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the web of life in southern Africa

Family: Asilidae (robber flies)

Life > Eukaryotes > Opisthokonta > Metazoa (animals) > Bilateria > Ecdysozoa > Panarthropoda > Tritocerebra > Phylum: Arthopoda > Mandibulata > Atelocerata > Panhexapoda > Hexapoda > Insecta (insects) > Dicondyla > Pterygota > Metapterygota > Neoptera > Eumetabola > Holometabola > Panorpida > Antliophora > Diptera (flies) > Brachycera > Muscomorpha > Asiloidea

Robberfly with butterfly prey. Robberfly with moth prey

Large robber fly with butterfly prey, photographed in Eastern Cape. [photo Hamish Robertson]

Robberfly with moth prey, southern Namibia.[photo Hamish Robertson]

Robberfly with captured ant alate

Neolophonotus sp. with captured ant alate, in mesic mountain fynbos. [photo Hamish Robertson ]

Pegesimallus sp.

Pegesimallus sp. in mesic mountain fynbos. [photo Hamish Robertson]

Robberflies as adults are aerial predators that wait in ambush until an insect flies past and then fly up, grab hold of it and tumble to the ground where the fly subdues the prey by penetrating the body with its stout proboscis and injecting saliva that contains neurotoxins that kill as well as proteolytic enzymes that break down the body contents. It then sucks out the contents. The lifecycles of robberflies are poorly known - the larvae are known to live in soil, leaf litter or rotten wood and evidently are also predatory. There are over 7000 species of robberflies worldwide with 790 species recorded from South Africa (SA Animal Checklist).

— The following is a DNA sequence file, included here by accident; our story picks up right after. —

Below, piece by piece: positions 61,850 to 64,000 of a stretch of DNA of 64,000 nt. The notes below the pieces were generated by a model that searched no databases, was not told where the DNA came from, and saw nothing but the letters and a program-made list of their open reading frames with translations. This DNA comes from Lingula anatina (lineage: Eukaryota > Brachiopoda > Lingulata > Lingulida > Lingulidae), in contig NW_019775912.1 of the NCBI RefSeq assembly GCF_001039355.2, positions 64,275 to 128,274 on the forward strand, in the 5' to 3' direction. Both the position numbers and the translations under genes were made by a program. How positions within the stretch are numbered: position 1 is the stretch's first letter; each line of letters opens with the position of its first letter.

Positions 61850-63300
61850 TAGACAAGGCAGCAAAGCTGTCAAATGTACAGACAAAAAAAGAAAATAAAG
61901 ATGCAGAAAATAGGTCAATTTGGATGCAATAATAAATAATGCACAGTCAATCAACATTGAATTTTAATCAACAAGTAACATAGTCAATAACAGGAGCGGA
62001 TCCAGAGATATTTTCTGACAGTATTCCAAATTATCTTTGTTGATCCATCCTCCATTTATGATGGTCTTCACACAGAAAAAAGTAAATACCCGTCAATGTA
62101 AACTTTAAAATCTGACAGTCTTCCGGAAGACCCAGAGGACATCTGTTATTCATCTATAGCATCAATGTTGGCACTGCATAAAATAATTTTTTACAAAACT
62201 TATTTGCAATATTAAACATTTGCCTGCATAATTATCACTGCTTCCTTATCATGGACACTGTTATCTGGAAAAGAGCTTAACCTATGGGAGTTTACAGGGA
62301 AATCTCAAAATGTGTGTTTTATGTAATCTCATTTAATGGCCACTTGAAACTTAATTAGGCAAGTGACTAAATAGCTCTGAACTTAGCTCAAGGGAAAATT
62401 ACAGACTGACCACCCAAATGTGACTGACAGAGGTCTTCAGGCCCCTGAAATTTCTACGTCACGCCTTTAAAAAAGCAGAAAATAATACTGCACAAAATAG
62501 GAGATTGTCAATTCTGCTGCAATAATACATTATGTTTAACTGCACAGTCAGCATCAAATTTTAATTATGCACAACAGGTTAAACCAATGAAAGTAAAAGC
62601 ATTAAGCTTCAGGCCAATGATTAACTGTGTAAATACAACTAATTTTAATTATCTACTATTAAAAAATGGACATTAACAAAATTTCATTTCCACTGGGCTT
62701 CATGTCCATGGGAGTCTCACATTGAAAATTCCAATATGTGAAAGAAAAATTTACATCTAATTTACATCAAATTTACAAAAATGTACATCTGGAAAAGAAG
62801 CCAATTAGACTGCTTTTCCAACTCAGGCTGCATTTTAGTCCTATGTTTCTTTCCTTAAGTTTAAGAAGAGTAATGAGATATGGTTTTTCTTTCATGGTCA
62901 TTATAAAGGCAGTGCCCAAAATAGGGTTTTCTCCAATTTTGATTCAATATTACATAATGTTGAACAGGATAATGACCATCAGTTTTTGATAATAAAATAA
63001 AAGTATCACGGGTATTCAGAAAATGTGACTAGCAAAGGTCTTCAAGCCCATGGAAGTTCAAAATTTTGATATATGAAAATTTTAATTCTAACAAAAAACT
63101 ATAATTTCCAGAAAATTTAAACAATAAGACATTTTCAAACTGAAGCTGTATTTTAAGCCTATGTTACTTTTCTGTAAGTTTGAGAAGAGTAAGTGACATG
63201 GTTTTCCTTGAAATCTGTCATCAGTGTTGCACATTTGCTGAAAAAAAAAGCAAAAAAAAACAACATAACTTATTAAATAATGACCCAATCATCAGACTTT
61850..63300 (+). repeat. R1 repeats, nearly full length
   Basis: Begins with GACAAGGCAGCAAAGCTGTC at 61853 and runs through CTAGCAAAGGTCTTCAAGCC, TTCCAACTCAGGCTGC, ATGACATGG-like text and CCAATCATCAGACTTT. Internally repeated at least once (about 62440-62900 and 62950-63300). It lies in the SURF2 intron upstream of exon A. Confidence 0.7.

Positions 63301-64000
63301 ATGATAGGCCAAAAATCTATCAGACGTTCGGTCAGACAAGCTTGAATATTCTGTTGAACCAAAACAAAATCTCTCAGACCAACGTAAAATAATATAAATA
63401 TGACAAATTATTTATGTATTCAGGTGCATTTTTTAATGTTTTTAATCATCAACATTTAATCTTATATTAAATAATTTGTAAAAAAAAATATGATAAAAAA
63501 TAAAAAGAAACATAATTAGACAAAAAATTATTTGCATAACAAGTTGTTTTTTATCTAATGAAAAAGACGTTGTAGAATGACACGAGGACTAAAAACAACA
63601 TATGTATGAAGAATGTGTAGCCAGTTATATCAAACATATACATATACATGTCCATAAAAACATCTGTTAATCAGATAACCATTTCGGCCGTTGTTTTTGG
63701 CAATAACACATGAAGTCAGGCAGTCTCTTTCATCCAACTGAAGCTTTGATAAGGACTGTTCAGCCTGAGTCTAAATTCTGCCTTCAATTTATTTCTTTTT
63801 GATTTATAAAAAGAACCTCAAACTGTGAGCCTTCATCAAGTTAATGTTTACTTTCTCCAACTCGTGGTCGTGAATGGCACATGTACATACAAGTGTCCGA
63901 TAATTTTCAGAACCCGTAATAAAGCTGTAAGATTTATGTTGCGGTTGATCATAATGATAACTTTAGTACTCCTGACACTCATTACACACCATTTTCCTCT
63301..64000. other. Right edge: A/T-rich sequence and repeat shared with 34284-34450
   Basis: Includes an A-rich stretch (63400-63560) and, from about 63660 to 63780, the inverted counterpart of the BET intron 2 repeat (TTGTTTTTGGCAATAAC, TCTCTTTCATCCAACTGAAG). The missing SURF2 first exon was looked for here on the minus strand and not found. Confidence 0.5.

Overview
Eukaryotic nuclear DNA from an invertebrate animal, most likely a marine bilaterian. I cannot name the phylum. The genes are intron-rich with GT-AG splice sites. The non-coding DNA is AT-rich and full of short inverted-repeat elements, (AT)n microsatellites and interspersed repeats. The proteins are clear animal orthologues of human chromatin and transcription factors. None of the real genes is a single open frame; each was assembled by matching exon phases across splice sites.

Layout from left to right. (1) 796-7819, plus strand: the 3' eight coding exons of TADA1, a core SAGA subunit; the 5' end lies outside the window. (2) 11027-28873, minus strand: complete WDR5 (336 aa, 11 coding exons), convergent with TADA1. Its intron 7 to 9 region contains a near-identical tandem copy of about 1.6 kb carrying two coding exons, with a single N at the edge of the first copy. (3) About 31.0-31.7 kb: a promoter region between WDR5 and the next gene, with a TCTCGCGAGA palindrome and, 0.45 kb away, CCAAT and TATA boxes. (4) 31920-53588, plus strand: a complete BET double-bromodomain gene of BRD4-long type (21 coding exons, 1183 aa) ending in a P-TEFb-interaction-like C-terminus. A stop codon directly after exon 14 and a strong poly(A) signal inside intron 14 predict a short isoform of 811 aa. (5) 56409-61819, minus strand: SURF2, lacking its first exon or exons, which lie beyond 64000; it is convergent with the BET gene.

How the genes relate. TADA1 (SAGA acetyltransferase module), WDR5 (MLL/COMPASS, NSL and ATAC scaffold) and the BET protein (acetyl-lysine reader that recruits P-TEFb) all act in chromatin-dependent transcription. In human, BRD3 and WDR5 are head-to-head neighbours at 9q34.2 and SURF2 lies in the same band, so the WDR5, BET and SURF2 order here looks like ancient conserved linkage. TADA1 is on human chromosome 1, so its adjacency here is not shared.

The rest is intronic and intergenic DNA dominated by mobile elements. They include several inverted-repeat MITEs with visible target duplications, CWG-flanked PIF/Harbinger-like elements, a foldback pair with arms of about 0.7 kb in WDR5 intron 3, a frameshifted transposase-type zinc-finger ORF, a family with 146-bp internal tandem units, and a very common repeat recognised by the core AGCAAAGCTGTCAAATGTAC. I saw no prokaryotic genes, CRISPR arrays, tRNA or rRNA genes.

Oldroyd, H. 1974. An introduction to the robber flies (Diptera: Asilidae) of South Africa. Annals of the Natal Museum 22: 1-171.

Dikow, T. & Londt, J.G.H. 2000. A review of Lamyra Low (Diptera: Asilidae: Laphriinae). African Entomology 8: 189-200. [reviews the 4 species recognised. Members of this genus usually feed on wasps, bees and flies and some species look wasp-like in appearance and behaviour].